I am trying to automate a remote backup on our centOS server, I run the current command :

nice -n 10 mv -vfb /media/localbackup/* /media/remotebackup/

however when this is ran I get the following error and no files are moved

mv: inter-device move failed: `/media/localbackup/04-21-13' to `/media/remotebackup/04-21-13'; unable to remove target: Is a directory

I have been told it is better to use cp however this won't delete the files afterwards and I need to remove the files upon successful backup.


I also suggest you using rsync instead of mv, but adding to @Hartmut's answer:

rsync -abmv --remove-source-files /media/localbackup /media/remotebackup/
find /media/localbackup -depth -type d -empty -delete

And 2 additions here:

  1. The -m (--prune-empty-dirs) parameter to rsync, which on my version 3.0.7 protocol version 30 says: prune empty directory chains from the file-list but doesn't do that for some reason. Doesn't error either (not the only one to notice it).
  2. The find command which will delete the empty directories.

now, the reason against cp && rm is that cp might fail half-way through. The next time you want to backup you will be in a weird situation (partially copied files to name the worst case). Also, the next backup will not know what to do with the previously backed up files which were not deleted. On the other hand rsync covers these aspects just fine.

Also, using a script (as first answer suggests) to do what rsync already does, but worse, is a no-go (sorry Hauke Laging :-) ). No need to reinvent the wheel here.

  • I ended up going for rsync but with an ssh remote server instead, your answer would have been the one I'd have chosen so +rep for you ;) – Neo Apr 2 '14 at 11:06

I find I often want to do some operation on files, while preserving their directory structure. For this reason I defined a bash function filtercmd. This takes a list of files to operate on as stdin, and as parameters takes the operation (e.g. mv) and the destination directory. Once I've done this I can do things like this as a simple one liner.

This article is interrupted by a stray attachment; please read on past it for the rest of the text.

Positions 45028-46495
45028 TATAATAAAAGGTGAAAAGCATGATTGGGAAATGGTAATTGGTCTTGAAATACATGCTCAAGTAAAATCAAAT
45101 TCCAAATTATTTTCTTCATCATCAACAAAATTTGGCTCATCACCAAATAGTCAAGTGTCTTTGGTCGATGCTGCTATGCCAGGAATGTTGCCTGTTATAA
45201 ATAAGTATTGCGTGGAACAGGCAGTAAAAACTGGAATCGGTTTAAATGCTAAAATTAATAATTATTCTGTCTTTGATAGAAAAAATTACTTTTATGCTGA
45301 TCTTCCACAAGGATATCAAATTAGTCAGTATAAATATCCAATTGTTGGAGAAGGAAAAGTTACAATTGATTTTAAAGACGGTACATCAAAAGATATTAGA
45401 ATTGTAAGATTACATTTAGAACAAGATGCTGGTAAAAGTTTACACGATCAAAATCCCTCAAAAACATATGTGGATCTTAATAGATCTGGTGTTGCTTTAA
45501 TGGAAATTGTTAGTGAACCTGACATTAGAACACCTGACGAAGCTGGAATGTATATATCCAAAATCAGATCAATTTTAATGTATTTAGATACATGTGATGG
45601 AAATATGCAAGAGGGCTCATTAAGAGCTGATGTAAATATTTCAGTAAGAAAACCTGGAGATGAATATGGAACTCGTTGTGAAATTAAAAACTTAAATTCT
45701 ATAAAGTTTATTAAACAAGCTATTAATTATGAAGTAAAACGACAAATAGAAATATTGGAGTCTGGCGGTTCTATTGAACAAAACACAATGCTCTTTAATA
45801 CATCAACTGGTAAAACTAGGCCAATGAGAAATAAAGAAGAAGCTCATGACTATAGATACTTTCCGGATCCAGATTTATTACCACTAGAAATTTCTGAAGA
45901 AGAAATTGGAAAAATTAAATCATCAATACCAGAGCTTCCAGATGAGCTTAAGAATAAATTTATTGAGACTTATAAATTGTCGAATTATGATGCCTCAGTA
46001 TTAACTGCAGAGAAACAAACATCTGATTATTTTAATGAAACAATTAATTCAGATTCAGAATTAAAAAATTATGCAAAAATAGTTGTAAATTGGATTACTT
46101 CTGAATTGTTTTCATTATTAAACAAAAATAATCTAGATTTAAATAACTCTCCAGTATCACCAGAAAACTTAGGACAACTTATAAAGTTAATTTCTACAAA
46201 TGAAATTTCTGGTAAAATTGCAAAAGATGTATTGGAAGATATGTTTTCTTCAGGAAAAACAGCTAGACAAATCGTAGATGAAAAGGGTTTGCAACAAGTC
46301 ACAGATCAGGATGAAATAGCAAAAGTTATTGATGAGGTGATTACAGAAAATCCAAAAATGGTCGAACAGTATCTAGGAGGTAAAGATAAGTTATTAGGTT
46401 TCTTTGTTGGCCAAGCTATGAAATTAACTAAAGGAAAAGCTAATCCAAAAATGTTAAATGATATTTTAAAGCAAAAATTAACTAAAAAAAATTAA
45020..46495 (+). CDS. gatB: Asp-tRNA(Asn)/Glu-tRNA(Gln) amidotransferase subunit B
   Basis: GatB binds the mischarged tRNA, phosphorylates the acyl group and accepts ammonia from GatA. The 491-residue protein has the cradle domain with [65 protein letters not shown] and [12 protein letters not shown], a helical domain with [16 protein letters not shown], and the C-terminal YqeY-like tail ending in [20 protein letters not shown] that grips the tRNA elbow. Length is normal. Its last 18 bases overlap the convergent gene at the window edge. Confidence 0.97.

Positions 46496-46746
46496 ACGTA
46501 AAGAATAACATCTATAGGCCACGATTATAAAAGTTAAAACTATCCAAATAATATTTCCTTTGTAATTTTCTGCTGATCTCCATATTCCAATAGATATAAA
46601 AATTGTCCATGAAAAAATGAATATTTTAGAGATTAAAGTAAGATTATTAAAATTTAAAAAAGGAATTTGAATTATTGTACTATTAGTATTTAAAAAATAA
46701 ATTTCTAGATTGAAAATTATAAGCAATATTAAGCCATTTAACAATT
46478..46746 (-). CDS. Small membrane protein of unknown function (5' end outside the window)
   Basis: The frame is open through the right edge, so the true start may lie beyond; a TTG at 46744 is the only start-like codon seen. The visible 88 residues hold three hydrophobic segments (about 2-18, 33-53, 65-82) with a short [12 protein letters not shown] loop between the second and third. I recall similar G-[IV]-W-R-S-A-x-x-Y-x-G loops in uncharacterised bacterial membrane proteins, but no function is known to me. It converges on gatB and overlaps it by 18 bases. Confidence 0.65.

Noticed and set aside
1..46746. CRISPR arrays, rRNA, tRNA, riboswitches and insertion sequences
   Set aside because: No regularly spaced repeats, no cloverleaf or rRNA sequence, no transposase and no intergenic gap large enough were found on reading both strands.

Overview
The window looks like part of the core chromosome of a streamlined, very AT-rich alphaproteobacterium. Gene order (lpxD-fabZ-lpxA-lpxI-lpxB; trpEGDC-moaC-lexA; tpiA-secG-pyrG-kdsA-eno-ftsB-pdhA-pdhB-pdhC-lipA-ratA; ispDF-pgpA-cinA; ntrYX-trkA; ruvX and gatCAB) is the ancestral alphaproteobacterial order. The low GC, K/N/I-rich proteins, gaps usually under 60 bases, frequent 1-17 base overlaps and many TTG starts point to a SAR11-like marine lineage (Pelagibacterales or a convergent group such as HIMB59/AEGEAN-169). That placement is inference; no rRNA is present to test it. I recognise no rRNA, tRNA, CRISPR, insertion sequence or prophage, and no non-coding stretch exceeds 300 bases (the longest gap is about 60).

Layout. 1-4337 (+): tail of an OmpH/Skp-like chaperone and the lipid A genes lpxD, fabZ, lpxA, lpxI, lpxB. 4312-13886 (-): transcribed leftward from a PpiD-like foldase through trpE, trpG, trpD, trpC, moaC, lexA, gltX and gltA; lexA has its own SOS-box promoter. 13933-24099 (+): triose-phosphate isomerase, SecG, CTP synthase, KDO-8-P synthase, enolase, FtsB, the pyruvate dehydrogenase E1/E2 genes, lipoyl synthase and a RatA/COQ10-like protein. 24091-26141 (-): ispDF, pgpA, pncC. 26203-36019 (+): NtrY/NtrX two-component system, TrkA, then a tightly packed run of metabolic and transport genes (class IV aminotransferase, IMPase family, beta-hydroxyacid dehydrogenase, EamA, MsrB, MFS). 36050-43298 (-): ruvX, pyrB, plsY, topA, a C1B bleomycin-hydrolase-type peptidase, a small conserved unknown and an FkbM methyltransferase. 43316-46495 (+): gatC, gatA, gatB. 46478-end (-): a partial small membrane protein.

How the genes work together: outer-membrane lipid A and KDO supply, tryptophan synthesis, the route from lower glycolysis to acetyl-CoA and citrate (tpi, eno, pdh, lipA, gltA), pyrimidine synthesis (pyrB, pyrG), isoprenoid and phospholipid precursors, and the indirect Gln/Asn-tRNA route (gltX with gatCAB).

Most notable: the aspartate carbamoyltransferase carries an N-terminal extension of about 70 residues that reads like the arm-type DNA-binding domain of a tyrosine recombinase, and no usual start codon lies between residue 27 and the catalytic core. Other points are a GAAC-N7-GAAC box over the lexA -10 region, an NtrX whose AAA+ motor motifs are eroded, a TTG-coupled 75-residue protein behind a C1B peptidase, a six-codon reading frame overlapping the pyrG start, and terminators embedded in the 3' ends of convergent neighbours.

filtercmd () {
if [ ! -d "$2" ]; then echo "$2" does not appear to be a directory; return 1; fi
while read f; do
    if [ ! "$dir" = "$lastdir" ] 
        then mkdir -p "$2/$dir"; echo "$dir"; lastdir="$dir"; fi
    [ -e "$2/$f" ] || $1 "$f" "$2/$f"; done

(cd /media/localbackup && find . | filtercmd "mv -vfb" /media/remotebackup)

This can also be done with rsync. Using rsync's remote protocol can save a lot of bandwidth since the protocol only needs to send changed chunks. However, two advantages of filtercmd over rsync are (1) that you can use your existing mv flags without learning the rsync equivalents and (2) and we can also use filtercmd for more powerful things like:

(z(){ grep . <$1|gzip >$2.gz;};find . -name '*.txt' | filtercmd z ../gz })

Which selectively takes txt files, eliminates empty lines, and gzips them onto the destination directory.


Your command tries to create an already existing directory. You should make this shell code more robust:

test -d "/media/remotebackup/${tmpdirname}" &&
  rm -rf "/media/remotebackup/${tmpdirname}"
pushd /media/localbackup/
test -d "$tmpdirname" && { echo Abbruch; exit 1; }
for dir in *; do
  test -d "/media/remotebackup/${dir}" && continue
  mv "$dir" "/media/remotebackup/${tmpdirname}" &&
    mv "/media/remotebackup/${tmpdirname}" "/media/remotebackup/${dir}"

This will skip directories which already have been successfully moved.

  • problem there is the directories don't exist on the remote backup – Neo Apr 26 '13 at 10:38
  • 2
    @Neo That's an interesting information (would have been interesting as part of the question, too). I recommend to run this mv call through strace in order to get more precise error messages. – Hauke Laging Apr 26 '13 at 11:09

I would use rsync command with the --remove-source-files option.

Something like rsync -abv --remove-source-files /media/localbackup/* /media/remotebackup/

Please test before you apply it to your environment.

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